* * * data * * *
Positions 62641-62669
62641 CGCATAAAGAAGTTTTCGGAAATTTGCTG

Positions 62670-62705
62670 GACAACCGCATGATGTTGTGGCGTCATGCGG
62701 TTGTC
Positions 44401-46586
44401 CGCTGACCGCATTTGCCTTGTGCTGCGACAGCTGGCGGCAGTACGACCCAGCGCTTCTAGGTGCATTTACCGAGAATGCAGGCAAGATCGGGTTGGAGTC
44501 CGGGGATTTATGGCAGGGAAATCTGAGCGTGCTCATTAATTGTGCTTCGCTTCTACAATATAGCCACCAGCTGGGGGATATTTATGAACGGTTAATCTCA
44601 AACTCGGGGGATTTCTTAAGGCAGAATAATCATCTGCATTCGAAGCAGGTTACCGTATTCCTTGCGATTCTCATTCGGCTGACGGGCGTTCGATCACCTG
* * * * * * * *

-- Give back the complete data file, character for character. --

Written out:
Positions 62641-62669
62641 CGCATAAAGAAGTTTTCGGAAATTTGCTG

Positions 62670-62705
62670 GACAACCGCATGATGTTGTGGCGTCATGCGG
62701 TTGTC
Positions 44401-46586
44401 CGCTGACCGCATTTGCCTTGTGCTGCGACAGCTGGCGGCAGTACGACCCAGCGCTTCTAGGTGCATTTACCGAGAATGCAGGCAAGATCGGGTTGGAGTC
44501 CGGGGATTTATGGCAGGGAAATCTGAGCGTGCTCATTAATTGTGCTTCGCTTCTACAATATAGCCACCAGCTGGGGGATATTTATGAACGGTTAATCTCA
44601 AACTCGGGGGATTTCTTAAGGCAGAATAATCATCTGCATTCGAAGCAGGTTACCGTATTCCTTGCGATTCTCATTCGGCTGACGGGCGTTCGATCACCTG